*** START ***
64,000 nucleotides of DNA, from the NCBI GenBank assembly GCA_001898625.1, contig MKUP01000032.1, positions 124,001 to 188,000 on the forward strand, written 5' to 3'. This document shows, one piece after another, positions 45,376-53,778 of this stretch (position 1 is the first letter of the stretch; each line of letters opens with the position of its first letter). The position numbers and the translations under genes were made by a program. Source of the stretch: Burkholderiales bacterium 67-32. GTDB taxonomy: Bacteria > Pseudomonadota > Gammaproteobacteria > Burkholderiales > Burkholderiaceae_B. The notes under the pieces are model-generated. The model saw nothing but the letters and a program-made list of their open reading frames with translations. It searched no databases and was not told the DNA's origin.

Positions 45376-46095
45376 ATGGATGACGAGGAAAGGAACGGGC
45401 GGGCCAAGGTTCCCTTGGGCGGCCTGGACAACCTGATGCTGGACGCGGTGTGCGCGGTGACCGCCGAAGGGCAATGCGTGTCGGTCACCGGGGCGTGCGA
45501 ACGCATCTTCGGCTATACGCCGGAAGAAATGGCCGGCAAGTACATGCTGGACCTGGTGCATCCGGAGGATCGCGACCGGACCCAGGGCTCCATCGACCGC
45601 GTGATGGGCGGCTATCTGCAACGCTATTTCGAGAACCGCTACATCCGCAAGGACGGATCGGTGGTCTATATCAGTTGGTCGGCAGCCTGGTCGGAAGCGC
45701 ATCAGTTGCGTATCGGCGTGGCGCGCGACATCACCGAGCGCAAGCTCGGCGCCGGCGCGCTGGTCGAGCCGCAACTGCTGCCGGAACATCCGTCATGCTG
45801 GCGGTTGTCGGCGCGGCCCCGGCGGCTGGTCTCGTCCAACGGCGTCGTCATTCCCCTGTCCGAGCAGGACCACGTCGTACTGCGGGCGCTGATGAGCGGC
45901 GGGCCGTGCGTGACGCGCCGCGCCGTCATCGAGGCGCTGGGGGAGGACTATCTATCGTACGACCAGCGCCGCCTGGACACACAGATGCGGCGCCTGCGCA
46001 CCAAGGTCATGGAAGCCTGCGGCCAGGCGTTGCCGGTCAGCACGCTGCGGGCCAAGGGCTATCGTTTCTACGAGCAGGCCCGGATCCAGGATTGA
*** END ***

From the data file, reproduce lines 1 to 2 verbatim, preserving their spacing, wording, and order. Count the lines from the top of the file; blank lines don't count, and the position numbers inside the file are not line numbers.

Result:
64,000 nucleotides of DNA, from the NCBI GenBank assembly GCA_001898625.1, contig MKUP01000032.1, positions 124,001 to 188,000 on the forward strand, written 5' to 3'. This document shows, one piece after another, positions 45,376-53,778 of this stretch (position 1 is the first letter of the stretch; each line of letters opens with the position of its first letter). The position numbers and the translations under genes were made by a program. Source of the stretch: Burkholderiales bacterium 67-32. GTDB taxonomy: Bacteria > Pseudomonadota > Gammaproteobacteria > Burkholderiales > Burkholderiaceae_B. The notes under the pieces are model-generated. The model saw nothing but the letters and a program-made list of their open reading frames with translations. It searched no databases and was not told the DNA's origin.

Positions 45376-46095